First Words: Starting Your Story
I recently discovered a short book called ‘Plotting & Writing Suspense Fiction’ by Patricia Highsmith. I’ve always enjoyed her lean, mean fiction, and feel she was (as she says) lucky to be working in a time when you could attract a director like Alfred Hitchcock to film a tale. Her book is a simply written and heartfelt masterclass on how she worked, but it seems to have annoyed many readers who expected her to unbox some kind of holy grail of writing secrets.
As someone with a suspense novel out soon (‘Little Boy Found’ – a Quercus e-book first, under my new pen-name LK Fox) I’ve been reading about how to write them – I know, wrong way around. But anyone who works hard at being a writer (I think I safely qualify in this category) knows that there is no over-arching secret key that will unlock the art of writing. Highsmith admits this but generously gives us lots of tricks of the trade.
As I read it, I became aware that I’m already following most of her advice – which hasn’t dated – although I have never taken a writing course or read a self-help book in my life. Her slim volume is packed with tasty aphorisms;
A good story should start as near to the end as possible.
Positive emotions create better plots than negative ones.
Stories should have nothing to do with moralising or convention.
Thickening a plot means piling on complications.
And my favourite; ”It is easier to write if you live with someone, because that person can open the door and answer the telephone.’
She analyses many of her novels’ opening sentences, and decides (rightly, I think) that action should start a suspense story, not tranquil reflections or descriptions. You’d be amazed how many novels take an age to get going. So I decided to take a look back at the opening lines of some of my novels, to see if they fitted the same pattern.
They’re all very different, but each one eggs the reader on ago find out a little more. Here’s what I found:
Getting him into the bell tower proved to be a laborious business. The door at the top of the narrow stone steps had been securely padlocked, so that they had to stand with the boy propped between them, waiting for Chymes to suggest some way of gaining entry.
One minute past midnight. Sixty seconds into the new century. His friends are gathered around his hospital bed, joyously liberating cascades of champagne into plastic cups. He lies beneath their outstretched arms, their tumbling streamers, their cheers and toasts, and though he cannot move, he wishes them all the love in the world.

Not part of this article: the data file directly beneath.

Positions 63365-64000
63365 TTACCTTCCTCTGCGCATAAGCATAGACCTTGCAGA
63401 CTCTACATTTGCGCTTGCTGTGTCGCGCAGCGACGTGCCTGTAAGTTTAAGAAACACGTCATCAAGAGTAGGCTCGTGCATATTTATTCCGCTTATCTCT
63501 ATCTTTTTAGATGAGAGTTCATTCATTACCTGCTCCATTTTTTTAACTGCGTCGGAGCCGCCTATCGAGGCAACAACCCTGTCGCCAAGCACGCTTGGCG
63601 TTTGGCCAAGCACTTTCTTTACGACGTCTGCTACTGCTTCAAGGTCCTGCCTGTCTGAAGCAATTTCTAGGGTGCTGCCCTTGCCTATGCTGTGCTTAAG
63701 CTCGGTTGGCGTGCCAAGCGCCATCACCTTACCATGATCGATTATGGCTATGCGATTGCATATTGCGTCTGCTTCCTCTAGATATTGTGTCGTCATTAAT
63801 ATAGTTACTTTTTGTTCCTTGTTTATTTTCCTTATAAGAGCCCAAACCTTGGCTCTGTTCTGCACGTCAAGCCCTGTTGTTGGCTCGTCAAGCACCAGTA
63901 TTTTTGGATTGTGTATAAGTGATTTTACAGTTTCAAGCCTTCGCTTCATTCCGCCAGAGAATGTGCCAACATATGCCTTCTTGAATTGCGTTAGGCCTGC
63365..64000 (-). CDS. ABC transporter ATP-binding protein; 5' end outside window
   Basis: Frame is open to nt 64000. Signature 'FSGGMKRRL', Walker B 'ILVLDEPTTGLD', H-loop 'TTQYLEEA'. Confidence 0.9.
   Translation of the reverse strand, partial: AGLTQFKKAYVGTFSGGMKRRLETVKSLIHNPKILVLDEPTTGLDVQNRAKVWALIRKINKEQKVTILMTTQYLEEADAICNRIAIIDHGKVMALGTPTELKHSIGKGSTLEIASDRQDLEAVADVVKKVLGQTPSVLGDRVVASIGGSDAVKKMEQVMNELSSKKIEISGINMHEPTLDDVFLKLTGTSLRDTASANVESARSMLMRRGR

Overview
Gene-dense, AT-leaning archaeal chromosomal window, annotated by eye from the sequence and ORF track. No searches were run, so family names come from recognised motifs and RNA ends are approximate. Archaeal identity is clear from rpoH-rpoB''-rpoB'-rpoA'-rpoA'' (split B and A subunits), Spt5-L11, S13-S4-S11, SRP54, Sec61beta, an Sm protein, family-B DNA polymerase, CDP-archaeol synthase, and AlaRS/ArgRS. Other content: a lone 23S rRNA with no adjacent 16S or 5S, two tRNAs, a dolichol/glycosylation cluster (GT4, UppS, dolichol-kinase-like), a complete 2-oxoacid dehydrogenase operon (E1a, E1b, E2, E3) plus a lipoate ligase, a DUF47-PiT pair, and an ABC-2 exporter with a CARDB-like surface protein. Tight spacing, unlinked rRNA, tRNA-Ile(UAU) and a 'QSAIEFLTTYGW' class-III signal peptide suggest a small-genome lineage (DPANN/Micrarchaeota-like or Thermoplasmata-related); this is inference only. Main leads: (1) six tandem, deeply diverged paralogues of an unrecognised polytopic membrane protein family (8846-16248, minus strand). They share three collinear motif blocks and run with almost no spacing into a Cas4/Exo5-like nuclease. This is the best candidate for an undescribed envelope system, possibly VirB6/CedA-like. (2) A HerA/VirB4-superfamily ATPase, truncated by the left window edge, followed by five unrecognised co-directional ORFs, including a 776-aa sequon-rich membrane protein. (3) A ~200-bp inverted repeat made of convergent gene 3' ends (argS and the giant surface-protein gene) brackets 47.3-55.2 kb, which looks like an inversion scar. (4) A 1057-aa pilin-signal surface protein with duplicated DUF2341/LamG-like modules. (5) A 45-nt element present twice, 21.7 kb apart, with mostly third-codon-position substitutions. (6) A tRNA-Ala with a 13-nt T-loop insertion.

All this has happened before, and will happen again. But this time it happened in London, to the most ordinary of mortals. It happened to a man lost and damned in a tangle of wet North London streets, a man who appeared to be running for his life.
There’s blood everywhere, and none of it’s where it’s supposed to be. On the carpet. On the curtains. All over me. And I know it won’t wash out because this shirt is pure silk. If you don’t want to ruin silk, never sneeze in a Starbucks with a mouth full of blueberry muffin. As I sit here I keep thinking if only I could go back to my old life. I could head into the kitchen and start going through the ironing again, except that the iron is now sticking out of the TV screen.
“She’s wearing a wire but the police can’t hear what she’s saying because the neon all around her is interfering with it.”
This is how you make an incendiary bomb.
‘Now, ladies and gentlemen, we have a conundrum,’ said the auctioneer at the podium. Two young men in grey coats carried the piece to the side of the stage and set it down. ‘Lot 147. A late nineteenth century French Vernis Martin Bonheur De Jour writing desk. The top is inlaid with cherrywood marquetry and has a fine brass gallery. The fall is decorated with another marquetry panel. There are matching panels on the sides and in the front, and when opened it reveals three drawers, for one of which the key has been lost. Who knows what the lucky buyer might find inside?’
Full Dark House
It really was a hell of a bang.
The Sand Men
A sky so blue it looked like the atmosphere had evaporated into space. Mandhatri Sahonta stared into the infinity, then lowered his blue NYC baseball cap over his eyes, adjusting his hardhat on top of it. He was unimpressed by the sky. It was always this blue here, always this bright.
It looked like a house from a horror film, and it was. As the red MG bounced along the narrow country lane, Shane Carter cleared condensation from the windscreen and Down Place appeared before him like a slightly down-at-heel fairytale castle.
On the streets of London, nobody notices a running man.
Early one morning at the height of summer in 1960, I returned from the corner shop with a packet of Weetabix* under my arm and stopped to stare at the alien death ray that was scorching the pavement in front of me.
I’m sitting in a rundown, soon-to-be-demolished cinema in Wardour Street with a tiny group of paying customers. The walls are covered in peeling crimson paint with gold filigreed mouldings. There’s a nostril-stinging smell of mildew. The screen is stained and has a rip in it. The ceiling leaks. I am desperately trying to follow the on-screen action, but I’m so upset that I start crying.
The only on I remember especially working on to punch up was the opening of ‘Spanky’, and to me it’s the only one that feels awkward. Once you hit your stride in a book and the characters take over – hopefully as soon as possible – you stop striving for effect and lose the authorial voice.
It’s why I distrust and usually dislike films with voiceover narration. If you can’t think of a way to show it, don’t read it out to me!